The Baptism of Jesus: Out of the Darkness of Trump's Victory Will Come a New Light of Hope, A New Solidarity and a New Movement

January 8, 2017

THE BAPTISM OF JESUS:

OUT OF THE DARKNESS OF TRUMP’S VICTORY WILL COME

A NEW LIGHT OF HOPE, A NEW SOLIDARITY AND A NEW MOVEMENT.

First Sunday in the Time of Galilee.

 

 

Today we begin the second season in our spiritual year – as today we begin the year 2017. We have taken time to prepare ourselves and to let God prepare us. Emma and others from the congregation have been in Washington DC, taking to those in power the case of Miguel Perez and the thousands of deported veterans. The youth have been organizing for the beginning of the resistance on January 20th. We have been preparing people to defend themselves against deportation and training defenders and mobilizers. Today is a time for us to come together in our commitment to walk in the footsteps of Jesus as he begins his ministry.

In scripture, Jesus begins his ministry by joining in the baptism of John, joining in John’s ministry to renew the spirit of the people during a dark time in their lives. Today we will ask each of you to renew your baptismal vows. I believe that the Holy Spirit in Baptism you experience today, of death and new life, will show you the way to something stronger and better than that on which you had pinned our hopes before. I believe also that out of the darkness of trump’s victory will come a new light of hope, a new solidarity and a new movement.

I want to begin today, however, with something I experienced this week. This last Tuesday we had a funeral service at our justice center on the north side for a Familia Latina Unida member who had just passed. Manuel’s wife awoke to find that he had died in his sleep. Manuel had worked every day in a seafood restaurant to support his wife and five U.S. citizen children. In the midst of her grief, this mother faced the harsh reality of survival for an undocumented person. She looked everywhere for support to bury her husband – and for assistance to stay in their home. Even though her children are U.S. citizens there is no safety net, no social security, no insurance, no network of support for an undocumented family whose provider worked every day and paid his taxes.

You can imagine that it was a dark time for this wounded family. Yet the many people that crowded into the center to pray, to hear the word of God and to celebrate communion together revealed something new. Out of Manuel’s death a new and larger family of support rose up around the family which he had worked so hard and long to support. I saw the Spirit of solidarity rise from the people before my eyes like a cloud full of angels. It was a Holy Spirit right there in that room. The family could feel in the prayers and embraces that they were not alone. They received the donations that the young people had gathered for them – and they could feel the love of people who understood what they were going through. Turned away by the government of this country they were embraced by a community convened powerfully by a higher authority.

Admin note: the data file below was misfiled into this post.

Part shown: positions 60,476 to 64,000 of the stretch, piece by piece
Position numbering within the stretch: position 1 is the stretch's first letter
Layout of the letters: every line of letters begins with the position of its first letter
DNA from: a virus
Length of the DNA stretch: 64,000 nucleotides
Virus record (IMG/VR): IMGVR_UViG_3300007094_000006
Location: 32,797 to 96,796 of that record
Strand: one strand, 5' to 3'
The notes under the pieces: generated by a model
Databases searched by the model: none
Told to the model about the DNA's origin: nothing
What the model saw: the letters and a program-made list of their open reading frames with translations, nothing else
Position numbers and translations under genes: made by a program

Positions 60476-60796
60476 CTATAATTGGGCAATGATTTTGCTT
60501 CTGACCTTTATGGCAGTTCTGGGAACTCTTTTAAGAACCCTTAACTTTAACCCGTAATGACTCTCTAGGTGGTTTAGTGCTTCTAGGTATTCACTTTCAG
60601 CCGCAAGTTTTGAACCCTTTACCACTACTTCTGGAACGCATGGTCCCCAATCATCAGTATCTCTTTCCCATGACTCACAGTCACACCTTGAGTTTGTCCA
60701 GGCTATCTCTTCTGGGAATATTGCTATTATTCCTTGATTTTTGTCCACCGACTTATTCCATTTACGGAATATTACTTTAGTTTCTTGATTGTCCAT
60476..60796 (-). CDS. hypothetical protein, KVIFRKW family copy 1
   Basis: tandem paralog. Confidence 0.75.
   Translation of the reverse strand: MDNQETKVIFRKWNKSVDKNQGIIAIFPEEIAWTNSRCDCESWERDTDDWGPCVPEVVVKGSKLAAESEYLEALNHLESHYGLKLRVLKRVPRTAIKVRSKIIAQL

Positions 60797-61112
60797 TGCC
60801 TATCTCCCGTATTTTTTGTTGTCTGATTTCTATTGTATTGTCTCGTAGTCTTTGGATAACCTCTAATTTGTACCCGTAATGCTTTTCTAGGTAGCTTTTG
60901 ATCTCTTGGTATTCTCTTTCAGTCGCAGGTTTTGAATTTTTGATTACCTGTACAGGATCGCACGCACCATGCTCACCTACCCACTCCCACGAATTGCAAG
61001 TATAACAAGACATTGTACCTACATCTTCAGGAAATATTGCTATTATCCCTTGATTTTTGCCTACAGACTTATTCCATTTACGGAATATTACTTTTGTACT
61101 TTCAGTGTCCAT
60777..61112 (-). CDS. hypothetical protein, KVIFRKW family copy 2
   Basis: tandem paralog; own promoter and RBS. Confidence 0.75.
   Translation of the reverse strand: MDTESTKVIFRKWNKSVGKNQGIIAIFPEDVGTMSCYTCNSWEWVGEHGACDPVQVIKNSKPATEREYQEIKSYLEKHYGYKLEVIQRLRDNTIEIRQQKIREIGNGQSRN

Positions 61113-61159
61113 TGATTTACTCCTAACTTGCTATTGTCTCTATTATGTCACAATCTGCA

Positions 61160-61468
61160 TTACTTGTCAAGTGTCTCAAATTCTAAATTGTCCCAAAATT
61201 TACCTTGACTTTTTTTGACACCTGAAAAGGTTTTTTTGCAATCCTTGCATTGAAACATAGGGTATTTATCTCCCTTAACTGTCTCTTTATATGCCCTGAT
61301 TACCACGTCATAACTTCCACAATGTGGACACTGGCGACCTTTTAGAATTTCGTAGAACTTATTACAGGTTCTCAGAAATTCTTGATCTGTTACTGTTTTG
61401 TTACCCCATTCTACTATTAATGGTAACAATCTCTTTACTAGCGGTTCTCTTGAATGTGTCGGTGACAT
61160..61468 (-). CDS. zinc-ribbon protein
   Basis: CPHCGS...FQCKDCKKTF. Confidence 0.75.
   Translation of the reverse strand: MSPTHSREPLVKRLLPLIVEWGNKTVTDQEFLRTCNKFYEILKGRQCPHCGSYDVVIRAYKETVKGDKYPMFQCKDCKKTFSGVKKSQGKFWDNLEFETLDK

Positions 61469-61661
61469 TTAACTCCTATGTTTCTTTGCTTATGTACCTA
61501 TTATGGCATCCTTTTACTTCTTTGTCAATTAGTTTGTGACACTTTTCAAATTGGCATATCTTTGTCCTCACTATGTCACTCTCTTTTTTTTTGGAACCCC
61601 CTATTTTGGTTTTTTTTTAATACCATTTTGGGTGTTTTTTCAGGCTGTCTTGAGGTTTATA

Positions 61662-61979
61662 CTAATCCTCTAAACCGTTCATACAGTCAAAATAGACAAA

Jesus told the disciples towards the end of his life that “there is no greater love than to give up one’s life for his friends.” Manuel gave every day of his life in the love for his family. Yet when he died, they were not left alone. They were left with a new and larger family of support. Out of death came new life. Out of his love came a new Kingdom family that will be stronger than the hypocritical threads of government bureaucracies – and a vision of the kind of economic cooperative we must begin to build this year.

Our faith is about resurrection, our experience of hope arising out of difficulty, of strength coming out of hard times through perseverance – and of victory coming out of defeats. As we begin the year, Jesus has been born. We celebrated that birth as the seed of the new people we will become as we work through to the harvest of this year in our lives, our families and our movement. The Baptism of Jesus, the call for us to renew our baptism, is a sign of that seed growing in us. It is a sign of the new solidarity of hope and faith that is already rising amongst us.

Now John had begun his movement while his cousin Jesus was growing up. A strong man who took nothing for himself he called people to repent of their sins and be baptized in the river. His message was that they did not have to go to a hypocritical temple to receive forgiveness. No. God offered forgiveness freely to those who sought to renew their faith. When they were lowered into the water they let the world of hypocrisy and wickedness die in them. When they came up out of the water they were born again as God made them.